Another key aspect of ensuring healthy engineering teams is transparency. Using a software delivery intelligence platform is a great way for developers to see the impact they are making on the business with their contributions. And developers can’t do their jobs effectively if they don’t have insight into the workflows on their teams or don’t have context into decision-making that impacts them.
Engineering managers can use this data to celebrate developer progress on previously invisible work to demonstrate back the impact they have to the business. This leads to greater autonomy and supports progress towards shared goals – ultimately leading to better business outcomes.
For example, Thomson Reuters needed to uncover opportunities for higher efficiency and get more insights into their engineering teams’ workflow to stay lean and agile. By using a measuring tool, they were able to track metrics and empower teams to define processes that are repeatable, simple, and free of obstruction. With this data-driven approach, engineers were better able to showcase their performance and leaders could set more specific targets, aligned to the needs of their engineers and the business’ goals. As a result, Thomson Reuters saw the average coding days increase from 2.3 to 3 per developer, which equates to 3 weeks per engineer per year.
Remove bottlenecks by using data insights
With new technologies, programming languages and methodologies arising at a rapid pace, the role of the developer is constantly evolving and increasing in complexity. If you’re not careful, the complexity associated with a given project can stop it dead in its tracks.
Engineering leaders must prioritise helping their teams remove roadblocks to success by leaning on data-driven insights. Rather than setting targets for teams that are based on standards with no concrete backing, instead, look at the data associated with engineering teams to get to the heart of what seems like a complex issue to find a solution. Data-driven insights help organisations manage complexity more efficiently.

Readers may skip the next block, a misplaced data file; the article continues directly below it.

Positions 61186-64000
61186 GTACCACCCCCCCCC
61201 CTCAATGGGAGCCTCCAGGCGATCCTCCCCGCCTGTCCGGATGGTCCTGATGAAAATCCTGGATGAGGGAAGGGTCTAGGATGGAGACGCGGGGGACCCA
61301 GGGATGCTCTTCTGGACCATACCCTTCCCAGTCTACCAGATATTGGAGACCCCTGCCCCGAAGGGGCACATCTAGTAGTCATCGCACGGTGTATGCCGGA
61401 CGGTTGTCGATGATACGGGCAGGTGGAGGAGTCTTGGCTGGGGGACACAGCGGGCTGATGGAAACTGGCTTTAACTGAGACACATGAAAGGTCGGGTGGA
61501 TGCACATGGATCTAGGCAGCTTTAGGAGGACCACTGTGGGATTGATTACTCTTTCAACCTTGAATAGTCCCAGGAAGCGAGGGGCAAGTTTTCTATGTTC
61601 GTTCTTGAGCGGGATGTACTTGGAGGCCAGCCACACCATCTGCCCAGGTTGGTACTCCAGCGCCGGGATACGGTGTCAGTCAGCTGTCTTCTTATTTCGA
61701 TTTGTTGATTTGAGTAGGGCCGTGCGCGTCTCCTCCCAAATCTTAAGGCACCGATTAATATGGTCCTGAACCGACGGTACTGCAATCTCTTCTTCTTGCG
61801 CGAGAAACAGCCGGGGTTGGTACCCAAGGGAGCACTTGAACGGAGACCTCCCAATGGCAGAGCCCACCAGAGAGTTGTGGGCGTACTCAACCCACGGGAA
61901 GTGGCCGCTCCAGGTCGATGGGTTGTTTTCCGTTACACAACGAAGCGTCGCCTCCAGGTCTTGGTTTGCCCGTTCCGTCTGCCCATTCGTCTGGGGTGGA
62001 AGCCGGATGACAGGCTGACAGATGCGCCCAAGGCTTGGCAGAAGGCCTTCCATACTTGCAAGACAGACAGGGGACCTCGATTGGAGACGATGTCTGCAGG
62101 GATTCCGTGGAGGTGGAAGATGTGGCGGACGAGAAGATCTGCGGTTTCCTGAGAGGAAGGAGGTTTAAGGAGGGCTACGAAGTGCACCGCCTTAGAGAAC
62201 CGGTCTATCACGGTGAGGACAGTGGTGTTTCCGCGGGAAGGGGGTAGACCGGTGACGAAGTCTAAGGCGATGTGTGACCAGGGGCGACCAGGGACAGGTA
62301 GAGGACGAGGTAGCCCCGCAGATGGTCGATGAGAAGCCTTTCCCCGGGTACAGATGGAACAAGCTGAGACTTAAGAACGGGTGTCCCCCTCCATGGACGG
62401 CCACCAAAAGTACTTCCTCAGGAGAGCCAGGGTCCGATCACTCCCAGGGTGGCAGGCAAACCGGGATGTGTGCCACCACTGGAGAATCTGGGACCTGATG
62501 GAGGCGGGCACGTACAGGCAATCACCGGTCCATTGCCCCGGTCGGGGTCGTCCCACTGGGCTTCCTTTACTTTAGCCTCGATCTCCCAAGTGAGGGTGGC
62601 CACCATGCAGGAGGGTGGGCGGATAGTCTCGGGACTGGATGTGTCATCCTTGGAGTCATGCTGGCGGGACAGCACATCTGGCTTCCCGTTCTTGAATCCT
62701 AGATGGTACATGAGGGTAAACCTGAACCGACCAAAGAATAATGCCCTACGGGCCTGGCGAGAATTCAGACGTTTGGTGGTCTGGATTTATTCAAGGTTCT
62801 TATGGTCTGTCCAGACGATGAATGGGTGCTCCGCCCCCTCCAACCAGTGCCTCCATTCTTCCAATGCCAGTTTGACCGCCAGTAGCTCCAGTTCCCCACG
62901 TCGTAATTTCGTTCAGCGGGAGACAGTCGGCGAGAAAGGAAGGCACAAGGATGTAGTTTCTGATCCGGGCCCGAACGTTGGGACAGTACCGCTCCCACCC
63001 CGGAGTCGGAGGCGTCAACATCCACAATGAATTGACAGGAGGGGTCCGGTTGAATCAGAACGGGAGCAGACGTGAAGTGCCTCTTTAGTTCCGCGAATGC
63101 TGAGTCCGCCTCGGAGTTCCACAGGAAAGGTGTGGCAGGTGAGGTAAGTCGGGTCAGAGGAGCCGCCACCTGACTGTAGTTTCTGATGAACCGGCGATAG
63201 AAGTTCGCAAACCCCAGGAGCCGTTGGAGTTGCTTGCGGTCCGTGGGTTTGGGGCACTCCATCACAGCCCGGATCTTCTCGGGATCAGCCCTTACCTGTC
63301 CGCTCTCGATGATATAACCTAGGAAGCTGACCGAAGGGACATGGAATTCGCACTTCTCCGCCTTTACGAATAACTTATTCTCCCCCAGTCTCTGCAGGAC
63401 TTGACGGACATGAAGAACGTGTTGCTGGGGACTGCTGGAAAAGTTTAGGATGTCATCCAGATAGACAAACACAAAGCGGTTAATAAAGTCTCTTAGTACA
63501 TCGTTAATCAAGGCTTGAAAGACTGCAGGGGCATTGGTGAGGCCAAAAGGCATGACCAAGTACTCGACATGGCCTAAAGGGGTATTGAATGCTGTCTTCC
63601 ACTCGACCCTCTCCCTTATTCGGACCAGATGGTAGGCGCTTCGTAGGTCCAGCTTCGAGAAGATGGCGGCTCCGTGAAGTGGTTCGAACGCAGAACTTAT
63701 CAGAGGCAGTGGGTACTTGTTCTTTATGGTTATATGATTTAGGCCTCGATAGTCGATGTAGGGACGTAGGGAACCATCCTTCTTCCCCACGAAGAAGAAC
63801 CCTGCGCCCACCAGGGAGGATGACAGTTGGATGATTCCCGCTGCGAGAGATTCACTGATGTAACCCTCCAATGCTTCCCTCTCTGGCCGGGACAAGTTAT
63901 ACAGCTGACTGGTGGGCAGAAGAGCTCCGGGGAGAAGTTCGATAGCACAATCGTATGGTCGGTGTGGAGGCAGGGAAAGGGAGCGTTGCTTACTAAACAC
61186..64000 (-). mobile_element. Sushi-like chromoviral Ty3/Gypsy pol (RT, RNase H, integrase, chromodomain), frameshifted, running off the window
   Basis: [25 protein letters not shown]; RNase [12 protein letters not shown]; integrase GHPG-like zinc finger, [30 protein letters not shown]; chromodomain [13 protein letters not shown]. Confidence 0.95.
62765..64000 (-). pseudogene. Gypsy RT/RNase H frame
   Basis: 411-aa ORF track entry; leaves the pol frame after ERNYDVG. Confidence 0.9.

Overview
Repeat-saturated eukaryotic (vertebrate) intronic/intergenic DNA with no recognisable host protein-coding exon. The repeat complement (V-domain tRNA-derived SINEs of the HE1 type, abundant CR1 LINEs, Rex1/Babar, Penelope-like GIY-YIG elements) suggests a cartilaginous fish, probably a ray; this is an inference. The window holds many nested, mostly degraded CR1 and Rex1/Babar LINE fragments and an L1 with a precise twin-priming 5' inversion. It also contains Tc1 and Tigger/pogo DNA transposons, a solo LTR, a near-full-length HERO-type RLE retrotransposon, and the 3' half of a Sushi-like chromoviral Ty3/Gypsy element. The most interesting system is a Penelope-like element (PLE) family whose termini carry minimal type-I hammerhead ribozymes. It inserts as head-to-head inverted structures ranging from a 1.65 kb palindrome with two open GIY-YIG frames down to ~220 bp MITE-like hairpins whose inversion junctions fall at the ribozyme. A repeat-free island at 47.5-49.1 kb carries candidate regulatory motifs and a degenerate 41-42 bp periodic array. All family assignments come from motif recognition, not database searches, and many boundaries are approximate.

This will help developers to remove roadblocks that may be slowing their projects down, increasing productivity while delivering value that will make them more satisfied in the long run.
Business leaders spend a lot of time finding ways to drive business growth, and the engineering team can’t be overlooked as part of this. Increasing efficiency through data insights, satisfaction and culture can pay real dividends for the overarching business growth strategy. Engineering leaders have a huge role to play in ensuring their teams are empowered and engaged to achieve success. Without addressing the culture problem, engineers will become disillusioned with their work and attrition will be high.
In the current job landscape, culture is king. Businesses cannot afford to lose talent so it must be the responsibility of engineering leaders to change the status quo.
Greg Ceccarelli is GM of Flow at Pluralsight. Greg has full P&L ownership and all functions inclusive of GTM: Marketing, Product Marketing, Sales, Biz Dev, Success, Support and Docs | EPD: Engineering, Product Management, Design | Research and BizOps.
Prior to this role, Greg led the Data Science organisation at GitHub where he leveraged the company’s unique data stores to drive product and business decisions that affected the platform.
Greg has also held senior level roles at The League, Dropbox, Google and AlixPartners.